Shouldn't the Release of Dower rights and the separation agreement (both of which where written after the old will was destroyed) somehow come into play?
They both say she gives up her rights to all his property now and in the future etc, they state that it's a conflict of interest for her to be the executrix as stated:
In the Dower Release:
I hereby release to my husband, all my life estate and other dower rights in the above described lands, and I hereby discharge my said husband, his heirs, executors, administrators, from any claim for the dower under the dower act, in respect to said lands.
In the separation agreement:
7.1 ...neither party shall have any further claim, the one against the other, as to the matters of personal property,it being their intention that the division of personal property is to be a final and binding division.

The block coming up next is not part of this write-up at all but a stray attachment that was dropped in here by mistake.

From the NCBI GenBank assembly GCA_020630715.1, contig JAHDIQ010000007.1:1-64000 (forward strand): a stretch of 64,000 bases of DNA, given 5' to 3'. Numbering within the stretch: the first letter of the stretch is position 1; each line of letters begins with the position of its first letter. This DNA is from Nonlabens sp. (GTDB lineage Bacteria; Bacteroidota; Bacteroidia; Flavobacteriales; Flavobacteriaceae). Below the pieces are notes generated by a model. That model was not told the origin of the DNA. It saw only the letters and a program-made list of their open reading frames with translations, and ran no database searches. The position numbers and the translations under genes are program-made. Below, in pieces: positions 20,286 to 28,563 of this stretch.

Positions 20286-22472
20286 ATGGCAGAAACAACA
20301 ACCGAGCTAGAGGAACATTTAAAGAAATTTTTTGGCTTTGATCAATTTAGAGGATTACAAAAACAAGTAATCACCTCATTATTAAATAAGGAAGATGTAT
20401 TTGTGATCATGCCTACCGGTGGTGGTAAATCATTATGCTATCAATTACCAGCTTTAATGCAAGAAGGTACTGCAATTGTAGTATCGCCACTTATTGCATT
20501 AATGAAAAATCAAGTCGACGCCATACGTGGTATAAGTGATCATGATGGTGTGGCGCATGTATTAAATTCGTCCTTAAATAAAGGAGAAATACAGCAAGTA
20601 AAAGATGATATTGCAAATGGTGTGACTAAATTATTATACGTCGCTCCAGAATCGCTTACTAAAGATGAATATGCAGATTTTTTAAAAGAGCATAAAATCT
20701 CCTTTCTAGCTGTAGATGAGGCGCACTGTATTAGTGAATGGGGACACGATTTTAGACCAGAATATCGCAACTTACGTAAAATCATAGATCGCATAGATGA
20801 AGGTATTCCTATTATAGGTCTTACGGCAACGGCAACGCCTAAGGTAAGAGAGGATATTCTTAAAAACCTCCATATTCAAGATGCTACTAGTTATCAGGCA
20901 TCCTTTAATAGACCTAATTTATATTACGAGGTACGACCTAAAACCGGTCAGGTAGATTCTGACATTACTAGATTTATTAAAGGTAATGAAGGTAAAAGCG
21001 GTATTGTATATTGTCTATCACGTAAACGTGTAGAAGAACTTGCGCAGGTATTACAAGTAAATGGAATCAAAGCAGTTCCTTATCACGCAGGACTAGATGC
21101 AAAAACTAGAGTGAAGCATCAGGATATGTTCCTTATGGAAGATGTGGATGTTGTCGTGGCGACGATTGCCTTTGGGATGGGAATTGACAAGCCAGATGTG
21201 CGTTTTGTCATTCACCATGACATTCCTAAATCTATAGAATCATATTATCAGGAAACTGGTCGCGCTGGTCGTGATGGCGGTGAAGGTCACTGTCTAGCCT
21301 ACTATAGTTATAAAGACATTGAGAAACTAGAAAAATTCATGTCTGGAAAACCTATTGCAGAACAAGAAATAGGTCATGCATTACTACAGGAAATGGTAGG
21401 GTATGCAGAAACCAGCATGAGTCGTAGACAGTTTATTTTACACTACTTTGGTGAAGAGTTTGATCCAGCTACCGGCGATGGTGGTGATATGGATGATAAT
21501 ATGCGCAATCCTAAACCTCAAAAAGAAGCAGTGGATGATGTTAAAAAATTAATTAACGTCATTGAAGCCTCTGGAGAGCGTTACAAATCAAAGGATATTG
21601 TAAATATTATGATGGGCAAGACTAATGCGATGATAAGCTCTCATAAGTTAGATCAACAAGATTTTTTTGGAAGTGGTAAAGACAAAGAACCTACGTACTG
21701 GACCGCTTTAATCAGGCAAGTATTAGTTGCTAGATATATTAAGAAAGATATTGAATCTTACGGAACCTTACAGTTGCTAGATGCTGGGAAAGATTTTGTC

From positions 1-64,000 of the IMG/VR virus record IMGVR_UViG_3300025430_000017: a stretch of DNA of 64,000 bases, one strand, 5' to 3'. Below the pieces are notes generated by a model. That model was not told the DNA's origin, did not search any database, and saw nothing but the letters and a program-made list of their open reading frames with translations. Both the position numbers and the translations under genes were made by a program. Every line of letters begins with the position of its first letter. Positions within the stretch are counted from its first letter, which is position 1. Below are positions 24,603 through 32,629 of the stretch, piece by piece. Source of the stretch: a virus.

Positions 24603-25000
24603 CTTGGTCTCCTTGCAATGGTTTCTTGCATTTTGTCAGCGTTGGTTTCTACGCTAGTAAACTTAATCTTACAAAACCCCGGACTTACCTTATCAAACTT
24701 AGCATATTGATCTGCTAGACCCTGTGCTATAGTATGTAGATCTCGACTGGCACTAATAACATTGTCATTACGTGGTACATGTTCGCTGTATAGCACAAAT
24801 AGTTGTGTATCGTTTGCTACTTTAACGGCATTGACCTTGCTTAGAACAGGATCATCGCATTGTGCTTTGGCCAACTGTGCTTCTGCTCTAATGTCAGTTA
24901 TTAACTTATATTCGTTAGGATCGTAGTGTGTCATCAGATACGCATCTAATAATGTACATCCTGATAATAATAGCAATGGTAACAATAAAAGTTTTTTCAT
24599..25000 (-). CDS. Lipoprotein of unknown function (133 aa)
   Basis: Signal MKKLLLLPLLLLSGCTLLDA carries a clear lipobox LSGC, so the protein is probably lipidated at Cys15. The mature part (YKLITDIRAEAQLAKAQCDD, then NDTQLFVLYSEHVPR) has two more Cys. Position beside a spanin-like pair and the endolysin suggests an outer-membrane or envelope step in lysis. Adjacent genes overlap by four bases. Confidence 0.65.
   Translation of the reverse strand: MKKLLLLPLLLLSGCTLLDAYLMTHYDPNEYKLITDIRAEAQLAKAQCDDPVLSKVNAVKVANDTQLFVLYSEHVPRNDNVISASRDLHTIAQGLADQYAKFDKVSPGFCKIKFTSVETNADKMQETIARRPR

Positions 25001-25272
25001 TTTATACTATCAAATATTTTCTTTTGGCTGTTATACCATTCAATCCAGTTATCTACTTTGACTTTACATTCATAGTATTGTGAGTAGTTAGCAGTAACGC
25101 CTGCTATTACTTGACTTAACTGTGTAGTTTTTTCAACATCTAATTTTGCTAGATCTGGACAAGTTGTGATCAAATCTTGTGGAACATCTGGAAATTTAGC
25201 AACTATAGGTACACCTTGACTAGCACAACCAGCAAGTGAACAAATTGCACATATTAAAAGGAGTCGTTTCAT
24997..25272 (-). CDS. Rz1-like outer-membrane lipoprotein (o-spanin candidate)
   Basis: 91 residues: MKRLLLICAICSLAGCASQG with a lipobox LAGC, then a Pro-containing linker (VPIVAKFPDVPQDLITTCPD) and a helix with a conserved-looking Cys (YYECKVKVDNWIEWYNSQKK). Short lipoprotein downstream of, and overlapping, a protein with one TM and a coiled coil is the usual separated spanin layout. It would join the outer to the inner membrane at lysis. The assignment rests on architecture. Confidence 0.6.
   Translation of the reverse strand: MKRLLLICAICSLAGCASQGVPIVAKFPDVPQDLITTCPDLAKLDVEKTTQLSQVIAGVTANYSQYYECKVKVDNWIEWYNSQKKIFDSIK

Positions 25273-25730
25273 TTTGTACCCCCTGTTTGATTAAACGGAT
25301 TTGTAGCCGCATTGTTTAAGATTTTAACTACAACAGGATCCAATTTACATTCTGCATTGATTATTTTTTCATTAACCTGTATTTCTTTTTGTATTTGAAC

9.1 R.R.S.P(s)....without any further claim by the other party.
10.1 ...Give up any interest they each have in any employment pension or any plan...Wife specifically waives any interest she may have in the plan...
12.1 The parties....give up any claim to dower rights that either may have against the other now and in the future.
13.1 The wife/husband...shall NOT apply to the status, ownership, and division of their property, whether real or personal....the within agreement shall be the sole determinant of the status, ownership, interest, and division...
14.1 In consideration....each party waives and releases any and all rights and claims of EVERY KIND, nature and description both at law and in equity that the other may have or acquire as spouse or surviving spouse in the property, assets or estate of the other.